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Protesters vandalize shops in Hong Kong, police deployed

Police in Hong Kong have fired tear gas to disperse protesters, as anti-government rallies enter the 24th straight weekend.

Violence broke out in the city’s western district of Tsuen Wan on Sunday after groups of masked demonstrators staged flashmob protests in multiple malls and at entrances to subway stations.

Hong Kong police said the protesters stormed the shops and restaurants in Tsuen Wan, pushing the tables and chairs on the floor and spraying paint on them.

​Protesters vandalize a restaurant during an anti-government demonstration at a shopping mall in Tsuen Wan, Hong Kong, China, on November 10, 2019. (Photo by AFP)

Police were forced to use tear gas, pepper spray, and water cannon after the protesters started throwing petrol bombs and rocks at them.

Local media also reported that rioters vandalized a train station in Hong Kong’s Sha Tin district, and some others sprayed paint on the glass panels of shops in Kowloon district.

“Radical protesters have been gathering in multiple locations across the territories,” Hong Kong police said in a statement. “They have been loitering in several malls and vandalizing shops and facilities therein, neglecting the safety of members of the public.”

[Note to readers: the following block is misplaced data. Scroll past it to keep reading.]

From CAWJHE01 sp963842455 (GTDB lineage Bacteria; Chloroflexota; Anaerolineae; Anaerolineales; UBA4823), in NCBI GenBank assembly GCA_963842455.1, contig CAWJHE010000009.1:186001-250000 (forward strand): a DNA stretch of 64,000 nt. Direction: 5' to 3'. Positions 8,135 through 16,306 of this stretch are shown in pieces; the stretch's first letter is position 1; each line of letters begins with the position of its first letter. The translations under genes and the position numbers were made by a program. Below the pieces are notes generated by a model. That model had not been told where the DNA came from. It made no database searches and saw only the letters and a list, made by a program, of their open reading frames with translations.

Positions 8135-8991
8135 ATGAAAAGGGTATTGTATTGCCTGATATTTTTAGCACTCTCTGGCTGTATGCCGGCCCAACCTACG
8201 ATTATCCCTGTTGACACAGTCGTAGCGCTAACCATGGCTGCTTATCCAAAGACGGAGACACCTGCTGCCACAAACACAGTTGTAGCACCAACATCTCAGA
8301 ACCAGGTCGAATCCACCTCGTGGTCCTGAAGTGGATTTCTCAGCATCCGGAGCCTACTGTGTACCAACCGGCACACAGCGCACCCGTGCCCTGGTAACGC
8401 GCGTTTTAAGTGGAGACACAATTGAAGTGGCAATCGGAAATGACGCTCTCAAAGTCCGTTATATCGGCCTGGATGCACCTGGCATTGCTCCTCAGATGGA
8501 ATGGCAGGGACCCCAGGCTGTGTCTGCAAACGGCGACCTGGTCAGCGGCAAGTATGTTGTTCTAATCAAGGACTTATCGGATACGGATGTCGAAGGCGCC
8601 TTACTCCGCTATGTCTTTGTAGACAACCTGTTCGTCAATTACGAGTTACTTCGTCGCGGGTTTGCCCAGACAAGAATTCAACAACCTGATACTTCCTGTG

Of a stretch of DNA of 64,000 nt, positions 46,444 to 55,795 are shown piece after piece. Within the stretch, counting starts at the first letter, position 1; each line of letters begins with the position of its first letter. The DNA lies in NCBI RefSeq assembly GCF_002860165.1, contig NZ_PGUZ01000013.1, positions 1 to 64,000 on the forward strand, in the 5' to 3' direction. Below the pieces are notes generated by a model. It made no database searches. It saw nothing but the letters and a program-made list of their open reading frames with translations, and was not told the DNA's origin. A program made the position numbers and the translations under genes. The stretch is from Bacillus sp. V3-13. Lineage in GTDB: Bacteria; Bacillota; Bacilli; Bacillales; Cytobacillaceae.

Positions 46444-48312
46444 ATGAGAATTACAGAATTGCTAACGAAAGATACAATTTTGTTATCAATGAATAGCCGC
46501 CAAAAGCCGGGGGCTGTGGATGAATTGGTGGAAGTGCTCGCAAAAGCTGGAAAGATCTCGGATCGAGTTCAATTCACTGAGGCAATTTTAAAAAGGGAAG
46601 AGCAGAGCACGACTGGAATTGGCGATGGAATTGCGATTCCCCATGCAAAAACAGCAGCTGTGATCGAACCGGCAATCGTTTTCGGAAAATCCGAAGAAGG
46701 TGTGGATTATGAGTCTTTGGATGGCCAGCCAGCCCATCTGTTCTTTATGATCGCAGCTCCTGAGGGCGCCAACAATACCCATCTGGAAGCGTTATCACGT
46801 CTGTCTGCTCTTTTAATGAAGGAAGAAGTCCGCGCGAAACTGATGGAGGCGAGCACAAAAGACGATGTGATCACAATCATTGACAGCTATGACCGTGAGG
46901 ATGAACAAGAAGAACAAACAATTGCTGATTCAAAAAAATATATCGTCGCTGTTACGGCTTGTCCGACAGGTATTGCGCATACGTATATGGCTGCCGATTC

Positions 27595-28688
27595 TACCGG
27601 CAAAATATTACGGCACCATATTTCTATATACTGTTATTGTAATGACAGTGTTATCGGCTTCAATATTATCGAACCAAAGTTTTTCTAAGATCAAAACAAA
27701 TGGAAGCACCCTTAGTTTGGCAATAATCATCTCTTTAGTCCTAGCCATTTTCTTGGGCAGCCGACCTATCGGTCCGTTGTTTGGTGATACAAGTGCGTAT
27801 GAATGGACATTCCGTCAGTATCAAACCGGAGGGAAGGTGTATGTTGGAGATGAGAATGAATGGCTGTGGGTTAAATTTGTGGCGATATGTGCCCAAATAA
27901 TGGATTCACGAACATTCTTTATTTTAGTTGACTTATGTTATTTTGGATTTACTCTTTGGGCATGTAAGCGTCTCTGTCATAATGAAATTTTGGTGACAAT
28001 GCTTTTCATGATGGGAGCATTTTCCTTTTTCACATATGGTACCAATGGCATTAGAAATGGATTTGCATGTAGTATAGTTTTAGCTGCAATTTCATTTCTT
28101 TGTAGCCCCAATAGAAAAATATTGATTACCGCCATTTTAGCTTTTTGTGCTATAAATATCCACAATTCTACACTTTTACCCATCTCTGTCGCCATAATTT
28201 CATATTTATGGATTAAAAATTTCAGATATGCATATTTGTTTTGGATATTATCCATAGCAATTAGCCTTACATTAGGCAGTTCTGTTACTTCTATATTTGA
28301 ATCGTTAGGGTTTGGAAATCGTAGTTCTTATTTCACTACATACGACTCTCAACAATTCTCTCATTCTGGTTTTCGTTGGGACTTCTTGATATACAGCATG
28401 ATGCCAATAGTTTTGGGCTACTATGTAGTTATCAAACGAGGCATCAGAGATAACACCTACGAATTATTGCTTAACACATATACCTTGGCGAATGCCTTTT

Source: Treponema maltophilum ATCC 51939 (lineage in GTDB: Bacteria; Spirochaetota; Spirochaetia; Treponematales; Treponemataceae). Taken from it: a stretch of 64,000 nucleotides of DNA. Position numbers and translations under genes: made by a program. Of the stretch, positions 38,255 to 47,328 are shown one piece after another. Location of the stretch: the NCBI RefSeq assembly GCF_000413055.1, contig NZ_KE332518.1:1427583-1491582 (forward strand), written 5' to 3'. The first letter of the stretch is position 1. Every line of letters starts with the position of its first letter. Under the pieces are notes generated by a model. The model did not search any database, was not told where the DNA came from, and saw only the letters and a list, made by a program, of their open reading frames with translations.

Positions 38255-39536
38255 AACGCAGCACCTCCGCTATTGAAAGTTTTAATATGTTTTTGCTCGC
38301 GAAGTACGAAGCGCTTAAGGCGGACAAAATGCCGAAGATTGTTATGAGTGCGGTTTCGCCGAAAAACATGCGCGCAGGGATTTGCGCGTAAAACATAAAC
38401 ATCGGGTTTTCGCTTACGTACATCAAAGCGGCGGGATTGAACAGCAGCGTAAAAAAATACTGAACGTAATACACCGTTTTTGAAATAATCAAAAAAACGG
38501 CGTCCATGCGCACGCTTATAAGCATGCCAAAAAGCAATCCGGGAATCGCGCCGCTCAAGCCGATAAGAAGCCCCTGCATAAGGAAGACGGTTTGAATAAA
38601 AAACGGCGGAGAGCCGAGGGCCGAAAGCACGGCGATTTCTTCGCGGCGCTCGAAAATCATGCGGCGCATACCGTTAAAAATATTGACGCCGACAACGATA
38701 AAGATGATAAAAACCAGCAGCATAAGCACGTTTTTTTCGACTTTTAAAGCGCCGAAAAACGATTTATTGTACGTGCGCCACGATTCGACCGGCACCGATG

The latest violence came after thousands of people flooded Tamar Park in Hong Kong on Saturday night for a peaceful vigil to mourn the death of a university student who fell from a parking lot floor in unexplained circumstances during a police dispersal operation.

Mourners light candles on a street handrail as they pay their respects outside the parking lot where 22-year-old student Alex Chow fell to his death during a recent protest in the Tseung Kwan O district on the Kowloon side of Hong Kong, early on November 9, 2019. (Photo by AFP)

There are also calls on the internet for protesters to stage a general strike on Monday and block public transport.

The city has been rocked by a spate of turbulent street protests since June, when people — outraged by a proposed extradition bill — took to the streets across the city. The bill was later withdrawn, but the protests continued and took on an increasingly violent form.

Hong Kong has been governed under a “one-country, two-systems” model since the city — a former British colony — was returned to China in 1997.

The Chinese government says the United States and Britain have been fanning the flames of unrest in Hong Kong by supporting the protesters.

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